Hëkitarka had a head start but, smaller than the men and unable to sniff out his way properly whilst running, they soon gained on him. At first, they marched in a respectful silence. As soon as they left Leanan’s quarters and got to the labyrinth leading to the dungeons, Vortimus gave a rallying, bloodthirsty cry. The knights sprinted forward like stampeding cattle.

Hëkitarka fled. Despite his wounded, stiff legs, he kept ahead easily. He thought he would make it to the dungeons, but something heavy thumped into his back. Going downhill, he lost his footing. He pushed himself up to be confronted by Vortimus.

‘I thought brownies liked to clean boots.’ Vortimus waved a boot, which had hit Hëkitarka, in front of his nose.

The knight Vortimus had taken the boot from rammed it back on and crushed his foot onto Hëkitarka’s back, pinning him to the ground.

‘But I forget you’re much too low and filthy to wipe Ruari’s boots. What can you be thinking of pawing after My Lady?’ Vortimus yanked Hëkitarka’s head back by his hair. ‘I’m going to make you pay for that, brownie.’

Ruari and another knight hauled Hëkitarka into the air. The knights howled with laughter and jeered. Hëkitarka seized his chance to wriggle free, crushed and throbbing painfully.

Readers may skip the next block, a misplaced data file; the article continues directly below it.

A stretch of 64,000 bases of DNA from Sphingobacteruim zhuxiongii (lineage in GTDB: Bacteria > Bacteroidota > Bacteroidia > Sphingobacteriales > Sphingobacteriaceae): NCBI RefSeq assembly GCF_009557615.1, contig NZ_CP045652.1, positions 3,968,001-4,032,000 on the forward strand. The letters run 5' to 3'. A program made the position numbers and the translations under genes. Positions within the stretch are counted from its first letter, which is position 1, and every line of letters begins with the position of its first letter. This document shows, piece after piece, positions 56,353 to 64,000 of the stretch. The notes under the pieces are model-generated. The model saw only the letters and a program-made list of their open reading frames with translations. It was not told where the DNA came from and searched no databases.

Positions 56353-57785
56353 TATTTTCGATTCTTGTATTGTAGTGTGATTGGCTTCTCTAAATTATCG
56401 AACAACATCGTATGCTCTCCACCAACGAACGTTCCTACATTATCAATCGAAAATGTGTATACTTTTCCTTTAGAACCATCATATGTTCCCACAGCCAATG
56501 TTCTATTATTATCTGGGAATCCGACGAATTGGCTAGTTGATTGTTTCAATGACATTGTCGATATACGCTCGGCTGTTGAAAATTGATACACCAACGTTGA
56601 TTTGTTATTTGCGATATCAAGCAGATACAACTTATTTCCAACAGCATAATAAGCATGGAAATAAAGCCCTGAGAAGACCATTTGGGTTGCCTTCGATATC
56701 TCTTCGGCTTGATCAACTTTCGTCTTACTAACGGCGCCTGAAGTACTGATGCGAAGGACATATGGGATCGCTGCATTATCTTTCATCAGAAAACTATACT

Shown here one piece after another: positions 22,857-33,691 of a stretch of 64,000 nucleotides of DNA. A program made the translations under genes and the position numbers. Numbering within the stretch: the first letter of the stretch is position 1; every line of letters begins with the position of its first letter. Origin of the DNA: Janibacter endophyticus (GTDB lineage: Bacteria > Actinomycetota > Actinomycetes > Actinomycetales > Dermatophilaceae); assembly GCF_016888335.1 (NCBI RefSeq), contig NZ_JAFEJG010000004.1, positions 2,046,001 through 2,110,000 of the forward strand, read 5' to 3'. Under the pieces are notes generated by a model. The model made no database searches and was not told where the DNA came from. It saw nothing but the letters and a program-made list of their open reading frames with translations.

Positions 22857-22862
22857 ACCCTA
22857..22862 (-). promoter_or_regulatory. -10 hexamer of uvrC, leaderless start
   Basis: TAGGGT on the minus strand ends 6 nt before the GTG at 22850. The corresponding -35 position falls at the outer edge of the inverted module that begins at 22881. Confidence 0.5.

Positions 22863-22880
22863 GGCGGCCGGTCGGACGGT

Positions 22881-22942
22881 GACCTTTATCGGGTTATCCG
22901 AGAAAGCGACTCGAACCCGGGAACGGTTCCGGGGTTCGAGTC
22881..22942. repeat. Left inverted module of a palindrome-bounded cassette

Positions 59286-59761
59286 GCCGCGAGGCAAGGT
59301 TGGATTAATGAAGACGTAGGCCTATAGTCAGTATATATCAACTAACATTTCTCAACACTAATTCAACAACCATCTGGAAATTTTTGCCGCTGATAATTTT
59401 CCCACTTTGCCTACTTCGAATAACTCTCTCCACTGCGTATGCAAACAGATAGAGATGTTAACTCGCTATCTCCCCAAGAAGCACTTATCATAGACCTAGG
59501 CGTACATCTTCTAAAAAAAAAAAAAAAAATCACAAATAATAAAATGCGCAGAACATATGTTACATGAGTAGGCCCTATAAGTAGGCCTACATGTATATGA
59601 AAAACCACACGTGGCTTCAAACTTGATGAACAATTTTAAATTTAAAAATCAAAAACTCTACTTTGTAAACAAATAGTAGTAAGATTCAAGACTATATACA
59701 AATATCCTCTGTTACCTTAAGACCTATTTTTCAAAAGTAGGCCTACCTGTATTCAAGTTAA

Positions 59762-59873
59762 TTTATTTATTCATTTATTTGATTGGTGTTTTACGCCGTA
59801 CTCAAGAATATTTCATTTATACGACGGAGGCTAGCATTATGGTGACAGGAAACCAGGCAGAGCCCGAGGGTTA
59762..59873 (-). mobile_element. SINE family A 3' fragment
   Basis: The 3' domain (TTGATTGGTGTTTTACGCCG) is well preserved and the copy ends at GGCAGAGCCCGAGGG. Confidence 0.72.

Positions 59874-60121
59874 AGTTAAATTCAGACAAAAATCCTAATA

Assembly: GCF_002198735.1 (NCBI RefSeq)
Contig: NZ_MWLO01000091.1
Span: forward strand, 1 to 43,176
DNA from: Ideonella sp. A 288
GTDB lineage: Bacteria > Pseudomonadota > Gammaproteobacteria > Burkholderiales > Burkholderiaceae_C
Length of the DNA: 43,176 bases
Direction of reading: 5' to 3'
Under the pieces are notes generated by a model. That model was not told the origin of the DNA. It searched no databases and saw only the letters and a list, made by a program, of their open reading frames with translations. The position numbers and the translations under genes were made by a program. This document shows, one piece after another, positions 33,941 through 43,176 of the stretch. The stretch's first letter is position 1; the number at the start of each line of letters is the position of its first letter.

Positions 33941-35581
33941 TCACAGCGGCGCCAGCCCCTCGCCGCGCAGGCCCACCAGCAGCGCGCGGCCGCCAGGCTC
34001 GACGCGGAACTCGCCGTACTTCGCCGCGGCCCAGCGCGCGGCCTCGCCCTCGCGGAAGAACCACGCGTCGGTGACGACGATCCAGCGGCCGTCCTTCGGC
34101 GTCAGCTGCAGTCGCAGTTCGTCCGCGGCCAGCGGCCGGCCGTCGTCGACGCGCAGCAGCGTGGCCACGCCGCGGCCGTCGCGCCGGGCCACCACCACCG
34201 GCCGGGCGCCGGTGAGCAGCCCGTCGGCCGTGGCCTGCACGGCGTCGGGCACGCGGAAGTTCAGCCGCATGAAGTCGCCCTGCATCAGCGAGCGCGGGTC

The knights leapt after him in an instant. A new will to fight for survival filled Hëkitarka. As he ran, his legs flowed beneath him as if the ground were no longer solid. He broke into the dungeons, dodging redcaps the feet of ogres. Less nimble, the knights became delayed, especially as Ruari disturbed a nest of hungry vampire bats.

Hëkitarka reached the pit into which Boroden, Harfan and Torden had been cast. His heart raced too fast to be dismayed by the dark distance of the fall. Two of the highest oaks could have stood root to canopy in that fissure. His friends stared up at him on the brink, their eyes wide in horror. The shouts of the knights closed in.

‘Boroden, if I jump you’ll catch me?’ Hëkitarka asked in fond hopelessness. Boroden had caught him once before, all those years ago when the brownies climbed trees to escape the snapping jaws of hyena-like skrikers. Now there was no chance of catching him safely. It was too far. He saw Boroden realise this with a shudder of horror.

Seized by despair, Hëkitarka stepped to the edge. The blackness beneath him jolted his feverish mind. He looked round to see the knights close at hand, and redcap guards swarming towards him.